Umpqua Community College will receive $500,000 in financial assistance from CHI Mercy Medical Center to revive its nationally accredited nursing program, according to Kelly Morgan, CEO of Mercy Medical.
Morgan made the statement during Tuesday’s meeting of the Umpqua Valley Development Corporation, a group consisting of community members looking to build a new medical college in Roseburg.
“What we’ve agreed to do is: we will provide $100,000 to UCC for each of the next five years so they can go back and get their accreditation and retain it,” Morgan said. “That way we can train more nurses here and accommodate all the needs for George Fox as well as UCC.”
CHI Mercy Medical spokesperson Kathleen Nickel did not respond to requests for more information as of Thursday morning.
“This will just be a huge win for the college. It will really help this new program that George Fox is going to bring to the community,” UCC board chair Steve Loosley said. “The gesture, the graciousness of Mercy hospital to help fund this position. When I first heard it I was emotionally moved. It’s a really kind thing to do and it just shows Mercy’s commitment to Umpqua and to the community to make this program work.”
George Fox University signed an agreement in March 2019 to offer bachelor’s and advanced degrees in various medical fields at the proposed new college.
6. George Fox to bring med-ed college
UCC and George Fox University would both need to place students at medical facilities in the area for clinical rotations, a task Mercy Medical Center is unable to take on by itself.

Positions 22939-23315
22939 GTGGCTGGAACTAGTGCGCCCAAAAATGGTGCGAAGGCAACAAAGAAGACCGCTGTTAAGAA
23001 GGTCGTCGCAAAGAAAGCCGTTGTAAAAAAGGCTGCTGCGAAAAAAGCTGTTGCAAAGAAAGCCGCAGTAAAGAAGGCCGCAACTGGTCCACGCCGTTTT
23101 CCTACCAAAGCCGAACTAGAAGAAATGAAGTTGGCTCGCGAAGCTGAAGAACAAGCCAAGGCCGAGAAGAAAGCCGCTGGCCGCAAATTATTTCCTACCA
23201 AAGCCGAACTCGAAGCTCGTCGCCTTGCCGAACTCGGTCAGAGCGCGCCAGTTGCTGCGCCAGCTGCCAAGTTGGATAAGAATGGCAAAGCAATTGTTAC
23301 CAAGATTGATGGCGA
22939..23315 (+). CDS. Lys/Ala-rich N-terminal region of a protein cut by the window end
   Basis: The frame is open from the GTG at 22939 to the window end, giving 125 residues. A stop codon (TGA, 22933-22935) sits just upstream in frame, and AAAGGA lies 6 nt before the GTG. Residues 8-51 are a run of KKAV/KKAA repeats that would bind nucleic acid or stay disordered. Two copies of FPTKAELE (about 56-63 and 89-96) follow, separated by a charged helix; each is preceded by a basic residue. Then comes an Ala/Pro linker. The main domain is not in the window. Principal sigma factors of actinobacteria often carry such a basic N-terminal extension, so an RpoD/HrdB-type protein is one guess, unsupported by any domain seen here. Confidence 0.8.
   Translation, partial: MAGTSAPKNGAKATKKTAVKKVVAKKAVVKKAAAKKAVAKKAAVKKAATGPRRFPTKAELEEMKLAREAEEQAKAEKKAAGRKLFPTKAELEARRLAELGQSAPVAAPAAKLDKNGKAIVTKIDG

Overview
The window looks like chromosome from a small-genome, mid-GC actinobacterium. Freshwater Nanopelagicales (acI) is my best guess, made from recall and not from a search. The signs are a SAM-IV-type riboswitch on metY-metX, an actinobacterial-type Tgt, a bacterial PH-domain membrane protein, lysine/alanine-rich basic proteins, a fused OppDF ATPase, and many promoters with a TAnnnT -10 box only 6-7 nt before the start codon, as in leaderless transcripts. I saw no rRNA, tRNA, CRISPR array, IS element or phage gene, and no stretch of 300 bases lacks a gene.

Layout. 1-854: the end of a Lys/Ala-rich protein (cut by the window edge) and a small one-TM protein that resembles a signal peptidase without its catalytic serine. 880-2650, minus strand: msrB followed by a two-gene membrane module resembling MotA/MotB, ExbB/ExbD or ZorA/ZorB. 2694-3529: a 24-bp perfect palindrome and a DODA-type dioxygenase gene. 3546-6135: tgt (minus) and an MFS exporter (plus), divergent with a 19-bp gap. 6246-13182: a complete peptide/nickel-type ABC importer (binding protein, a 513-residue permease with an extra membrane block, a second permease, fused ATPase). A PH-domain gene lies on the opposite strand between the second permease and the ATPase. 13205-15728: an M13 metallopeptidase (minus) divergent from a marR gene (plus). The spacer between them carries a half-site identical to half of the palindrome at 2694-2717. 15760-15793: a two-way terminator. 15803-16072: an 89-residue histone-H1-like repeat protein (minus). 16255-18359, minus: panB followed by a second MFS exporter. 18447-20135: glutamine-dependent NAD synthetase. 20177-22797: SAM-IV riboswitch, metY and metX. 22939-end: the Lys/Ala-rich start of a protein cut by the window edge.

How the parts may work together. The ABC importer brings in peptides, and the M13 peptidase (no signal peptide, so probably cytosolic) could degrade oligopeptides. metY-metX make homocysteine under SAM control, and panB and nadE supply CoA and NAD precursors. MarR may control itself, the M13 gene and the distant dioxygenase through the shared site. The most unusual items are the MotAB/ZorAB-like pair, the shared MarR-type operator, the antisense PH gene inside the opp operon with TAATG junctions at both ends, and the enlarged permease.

“If we’re going to have a (bachelor of science in nursing) program here in town, obviously the VA needs to be in the clinical rotation,” Morgan said. “The two directors of nursing met with some of the folks from George Fox and from UCC. So long as UCC gets their federal accreditation back, we can accommodate all the rotations with the expanded UCC associate nursing degree as well as the BSN.”
Building a medical college in Roseburg in an effort to get more medical personnel in the area and boost the local economy has been in the works for more than a decade.
In the past two years, the project saw a $10 million financial commitment from the state, a $10 million commitment from the city and an agreement with George Fox University to provide the education.
Umpqua Community College has a growing state-accredited nursing program that will accommodate 64 students this fall, most of whom will have clinical cohorts at CHI Mercy Medical Center.
“The last few months here, the college has been working all-hands-on-deck to grow the cohort up to 64. It’s taken a lot of effort to get there,” Loosley said. “Now that that’s under our belt, my understanding is in the near future that this is on the radar to begin on regaining the national accreditation. I think it’s sooner rather than later, this is a priority for the college.”
The school dropped its national accreditation in 2018 due to budgetary and time constraints. Students with a two-year nursing degree need to be nationally accredited to work for the Roseburg VA Medical Center.
It is unclear how long it would take the college to regain national accreditation and whether UCC wants to regain its national accreditation.
Loosley was present at the Umpqua Valley Development Corporation meeting and is a member of several boards related to health care in the community.
“I think it’ll be really good,” Loosley said. “It’s a huge win for everybody in our community. It’s a big win for the medical college. It’s a win for Umpqua. It will certainly help the overall health care in our community.”